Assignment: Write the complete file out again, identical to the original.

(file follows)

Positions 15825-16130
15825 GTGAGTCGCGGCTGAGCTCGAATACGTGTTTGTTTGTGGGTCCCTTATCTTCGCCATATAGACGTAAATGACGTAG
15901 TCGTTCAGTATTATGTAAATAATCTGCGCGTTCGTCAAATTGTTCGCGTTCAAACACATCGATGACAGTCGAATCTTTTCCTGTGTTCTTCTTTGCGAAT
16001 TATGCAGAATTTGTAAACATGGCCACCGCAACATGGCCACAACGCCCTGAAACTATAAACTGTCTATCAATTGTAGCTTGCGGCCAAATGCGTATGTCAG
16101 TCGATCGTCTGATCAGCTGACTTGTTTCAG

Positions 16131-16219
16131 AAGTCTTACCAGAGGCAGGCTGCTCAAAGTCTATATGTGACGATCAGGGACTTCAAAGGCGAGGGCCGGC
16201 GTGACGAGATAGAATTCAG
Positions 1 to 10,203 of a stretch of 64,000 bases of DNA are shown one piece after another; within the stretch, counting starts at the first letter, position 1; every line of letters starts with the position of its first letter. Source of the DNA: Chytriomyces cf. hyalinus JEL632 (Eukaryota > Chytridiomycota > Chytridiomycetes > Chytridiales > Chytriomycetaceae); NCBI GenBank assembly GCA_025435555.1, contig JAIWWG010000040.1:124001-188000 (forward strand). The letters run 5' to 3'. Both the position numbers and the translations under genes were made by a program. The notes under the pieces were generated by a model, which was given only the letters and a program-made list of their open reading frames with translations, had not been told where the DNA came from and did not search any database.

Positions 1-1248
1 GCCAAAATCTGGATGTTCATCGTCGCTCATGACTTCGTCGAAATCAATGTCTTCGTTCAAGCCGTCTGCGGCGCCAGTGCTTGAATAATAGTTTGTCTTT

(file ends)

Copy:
Positions 15825-16130
15825 GTGAGTCGCGGCTGAGCTCGAATACGTGTTTGTTTGTGGGTCCCTTATCTTCGCCATATAGACGTAAATGACGTAG
15901 TCGTTCAGTATTATGTAAATAATCTGCGCGTTCGTCAAATTGTTCGCGTTCAAACACATCGATGACAGTCGAATCTTTTCCTGTGTTCTTCTTTGCGAAT
16001 TATGCAGAATTTGTAAACATGGCCACCGCAACATGGCCACAACGCCCTGAAACTATAAACTGTCTATCAATTGTAGCTTGCGGCCAAATGCGTATGTCAG
16101 TCGATCGTCTGATCAGCTGACTTGTTTCAG

Positions 16131-16219
16131 AAGTCTTACCAGAGGCAGGCTGCTCAAAGTCTATATGTGACGATCAGGGACTTCAAAGGCGAGGGCCGGC
16201 GTGACGAGATAGAATTCAG
Positions 1 to 10,203 of a stretch of 64,000 bases of DNA are shown one piece after another; within the stretch, counting starts at the first letter, position 1; every line of letters starts with the position of its first letter. Source of the DNA: Chytriomyces cf. hyalinus JEL632 (Eukaryota > Chytridiomycota > Chytridiomycetes > Chytridiales > Chytriomycetaceae); NCBI GenBank assembly GCA_025435555.1, contig JAIWWG010000040.1:124001-188000 (forward strand). The letters run 5' to 3'. Both the position numbers and the translations under genes were made by a program. The notes under the pieces were generated by a model, which was given only the letters and a program-made list of their open reading frames with translations, had not been told where the DNA came from and did not search any database.

Positions 1-1248
1 GCCAAAATCTGGATGTTCATCGTCGCTCATGACTTCGTCGAAATCAATGTCTTCGTTCAAGCCGTCTGCGGCGCCAGTGCTTGAATAATAGTTTGTCTTT